Monoclonal antibody to treat C. difficile shows promise in clinical trial
An important new therapeutic for C. difficile infection based on discoveries at UMass Medical School will be submitted for regulatory approval based on the results of clinical studies conducted by the international pharmaceutical company Merck. Merck announced that two pivotal Phase 3 clinical studies for a monoclonal antibody licensed from UMass Medical School's MassBiologics met their primary efficacy endpoint: the reduction in C. difficile recurrence through week 12 compared to placebo, when used in conjunction with standard of care antibiotics for the treatment of C. difficile.
Based on these results, the company plans to submit new drug applications seeking regulatory approval of the monoclonal antibody, called bezlotoxumab, in the United States, the European Union and Canada in 2015. Currently, there are no therapies approved for the prevention of recurrent disease caused by C. difficile.
Bezlotoxumab was developed by researchers at MassBiologics in conjunction with Medarex (now part of Bristol-Myers Squibb), and licensed to Merck in 2009 for development as a potential therapeutic for C. difficile infection.
Results from the studies were presented for the first time at the Interscience Conference of Antimicrobial Agents and Chemotherapy and International Congress of Chemotherapy and Infection (ICC) joint meeting in San Diego on Sept. 20.
"Results of these studies showed that a single, one-time infusion of the antitoxin bezlotoxumab given with standard of care C. difficile antibiotic treatment significantly reduced the recurrence of C. difficile infection compared to standard of care alone, and demonstrated this benefit over a 12-week period," said Mark Wilcox, MD, Leeds Teaching Hospitals and University of Leeds, UK, and a lead investigator for the studies. "These results were also demonstrated in patient subgroups known to be at high risk for C. difficile recurrence."
Bezlotoxumab is not an antibiotic; it is a selective, fully-human monoclonal antibody designed to neutralize C. difficile toxin B, a toxin that can damage the gut wall and cause inflammation, leading to the symptoms of C. difficile enteritis, which include abdominal pain and watery diarrhea.
MassBiologics has been a pioneer in the development of novel monoclonal antibodies for the treatment and prevention of disease.
"Discovering and developing effective new treatments for significant public health threats is the mission of MassBiologics," said Mark Klempner, MD, UMass Medical School's Executive Vice Chancellor for MassBiologics. "We are pleased that these two pivotal clinical trials form the basis for Merck to submit a new biologics license application seeking regulatory approval in the U.S., as well as applications in Europe and Canada."
"Recurrence is a major challenge with C. difficile infection, and novel approaches are needed to help prevent the cycle of C. difficile recurrence," said Dale Gerding, MD, professor of medicine, Loyola University Chicago Stritch School of Medicine, and a lead investigator for the studies.
Two global, Phase 3, double-blind studies were conducted to evaluate bezlotoxumab, either alone or in combination with actoxumab (a monoclonal antibody against C. difficile toxin A), compared to placebo for the prevention of recurrent C. difficile infection in patients on standard of care antibiotics for a primary or recurrent C. difficile infection. The MODIFY I study (MONOCOLONAL ANTIBODIES FOR C. DIFFICILE THERAPY) enrolled 1,452 patients (median age 65 years) in 19 countries and the MODIFY II study enrolled 1,203 patients (median age 67 years) in 17 countries. The studies were conducted in both hospital and outpatient settings, and the primary endpoint for each study was evaluated through 12 weeks following study drug administration.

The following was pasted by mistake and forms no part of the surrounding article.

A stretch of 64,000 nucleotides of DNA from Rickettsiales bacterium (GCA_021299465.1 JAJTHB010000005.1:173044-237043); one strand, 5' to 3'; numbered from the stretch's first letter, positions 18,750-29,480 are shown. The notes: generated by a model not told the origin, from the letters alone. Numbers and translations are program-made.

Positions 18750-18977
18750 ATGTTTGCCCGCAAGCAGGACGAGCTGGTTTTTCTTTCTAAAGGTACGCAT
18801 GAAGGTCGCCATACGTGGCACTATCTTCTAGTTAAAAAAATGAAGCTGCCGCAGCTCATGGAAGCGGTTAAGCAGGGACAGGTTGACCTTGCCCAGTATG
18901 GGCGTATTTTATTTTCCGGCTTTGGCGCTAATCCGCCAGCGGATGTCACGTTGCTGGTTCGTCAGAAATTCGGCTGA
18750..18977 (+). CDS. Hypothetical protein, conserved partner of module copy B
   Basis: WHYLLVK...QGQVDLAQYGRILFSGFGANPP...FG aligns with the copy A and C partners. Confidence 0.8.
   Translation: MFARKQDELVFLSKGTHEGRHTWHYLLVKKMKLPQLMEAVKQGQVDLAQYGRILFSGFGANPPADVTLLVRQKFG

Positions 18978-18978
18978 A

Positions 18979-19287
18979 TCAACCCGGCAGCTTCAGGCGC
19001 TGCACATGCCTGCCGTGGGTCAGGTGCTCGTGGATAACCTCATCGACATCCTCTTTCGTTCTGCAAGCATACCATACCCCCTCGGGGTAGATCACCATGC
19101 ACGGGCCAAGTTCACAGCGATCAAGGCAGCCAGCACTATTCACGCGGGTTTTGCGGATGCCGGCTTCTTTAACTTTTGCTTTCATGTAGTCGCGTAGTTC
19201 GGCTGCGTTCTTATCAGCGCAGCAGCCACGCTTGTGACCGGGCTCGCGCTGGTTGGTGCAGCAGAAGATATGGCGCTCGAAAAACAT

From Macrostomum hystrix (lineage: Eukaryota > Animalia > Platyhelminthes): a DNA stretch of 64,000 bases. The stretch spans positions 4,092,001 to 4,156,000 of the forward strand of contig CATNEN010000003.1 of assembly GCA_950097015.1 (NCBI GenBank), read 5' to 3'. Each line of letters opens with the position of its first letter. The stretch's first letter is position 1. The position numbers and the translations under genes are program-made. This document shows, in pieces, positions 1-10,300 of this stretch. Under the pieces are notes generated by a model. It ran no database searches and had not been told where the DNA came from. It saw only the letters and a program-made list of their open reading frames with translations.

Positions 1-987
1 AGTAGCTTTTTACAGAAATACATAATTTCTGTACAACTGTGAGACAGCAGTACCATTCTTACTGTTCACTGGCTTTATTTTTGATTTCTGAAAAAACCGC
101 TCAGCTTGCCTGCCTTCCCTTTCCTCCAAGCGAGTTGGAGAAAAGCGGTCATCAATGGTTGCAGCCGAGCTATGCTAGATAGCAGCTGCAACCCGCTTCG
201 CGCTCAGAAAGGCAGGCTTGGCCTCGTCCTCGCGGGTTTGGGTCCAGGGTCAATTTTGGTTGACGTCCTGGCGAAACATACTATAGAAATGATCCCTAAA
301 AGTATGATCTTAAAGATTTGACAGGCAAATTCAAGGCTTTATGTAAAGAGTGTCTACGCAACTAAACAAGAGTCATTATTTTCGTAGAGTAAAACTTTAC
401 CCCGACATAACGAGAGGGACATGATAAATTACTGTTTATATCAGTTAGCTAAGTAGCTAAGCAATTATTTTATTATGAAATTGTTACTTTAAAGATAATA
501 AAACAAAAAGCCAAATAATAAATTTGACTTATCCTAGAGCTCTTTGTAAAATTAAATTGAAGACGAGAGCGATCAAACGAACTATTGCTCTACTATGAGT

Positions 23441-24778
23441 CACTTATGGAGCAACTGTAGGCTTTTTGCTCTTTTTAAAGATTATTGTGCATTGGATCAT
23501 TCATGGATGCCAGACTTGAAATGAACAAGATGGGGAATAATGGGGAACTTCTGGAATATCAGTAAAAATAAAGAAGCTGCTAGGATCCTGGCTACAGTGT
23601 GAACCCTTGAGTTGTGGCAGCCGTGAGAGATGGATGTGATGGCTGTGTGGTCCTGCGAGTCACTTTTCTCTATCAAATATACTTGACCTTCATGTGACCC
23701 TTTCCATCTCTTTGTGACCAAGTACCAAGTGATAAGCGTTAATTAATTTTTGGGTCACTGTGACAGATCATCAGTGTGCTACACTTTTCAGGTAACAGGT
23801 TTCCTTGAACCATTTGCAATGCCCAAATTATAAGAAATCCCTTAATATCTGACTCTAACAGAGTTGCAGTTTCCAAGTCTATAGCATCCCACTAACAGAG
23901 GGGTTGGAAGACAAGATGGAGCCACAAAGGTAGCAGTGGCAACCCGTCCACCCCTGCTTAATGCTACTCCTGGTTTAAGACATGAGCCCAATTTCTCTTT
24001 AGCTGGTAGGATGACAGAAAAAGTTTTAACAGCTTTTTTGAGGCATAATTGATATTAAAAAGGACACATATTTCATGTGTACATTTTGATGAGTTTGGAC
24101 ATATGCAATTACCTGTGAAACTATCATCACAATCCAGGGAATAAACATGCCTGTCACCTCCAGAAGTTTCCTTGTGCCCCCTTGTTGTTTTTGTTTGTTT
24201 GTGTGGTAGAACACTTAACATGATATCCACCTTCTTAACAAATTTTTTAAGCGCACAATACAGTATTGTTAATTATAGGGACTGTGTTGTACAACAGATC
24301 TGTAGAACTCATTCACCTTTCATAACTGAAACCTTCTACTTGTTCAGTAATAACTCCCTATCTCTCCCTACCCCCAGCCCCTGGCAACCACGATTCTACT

In both MODIFY I and MODIFY II, the rate of C. difficile infection recurrence through week 12, the primary efficacy endpoint, was significantly lower in the bezlotoxumab arms and the combination bezlotoxumab and actoxumab arms compared to the placebo arms.
The incidence of C. difficile infection has risen sharply over the last two decades and today is a leading cause of health care-acquired infections in community hospitals in the United States. According to the U.S. Centers for Disease Control and Prevention, C. difficile is estimated to have caused almost half a million infections in the United States in 2011, with 29,000 deaths, often occurring within 30 days of initial diagnosis. In the United States, 8 out of 10 deaths related to C. difficile infection occur in patients 65 years of age or older.
C. difficile infection occurs most often in patients staying in health care settings, especially hospitals or nursing homes, who recently took certain antibiotics or other medications. The incidence of C. difficile infection is higher in certain patient populations, including people 65 years of age or older, and in patients with compromised immune systems due to an underlying disease or from treatment. Recurrence is a major challenge in C. difficile infection, with approximately one in four patients experiencing a recurrence after the initial episode, and more than 40 percent of these patients having further C. difficile recurrence.
MassBiologics is the only non-profit, FDA-licensed manufacturer of vaccines in the United States. For over 100 years, MassBiologics has worked to improve public health through applied research, development and production of biologic products, including vaccines, plasma derivatives and most recently, monoclonal antibodies. MassBiologics currently manufactures Tetanus and Diphtheria Toxoids and Adsorbed (Td) vaccine, and distributes nationwide.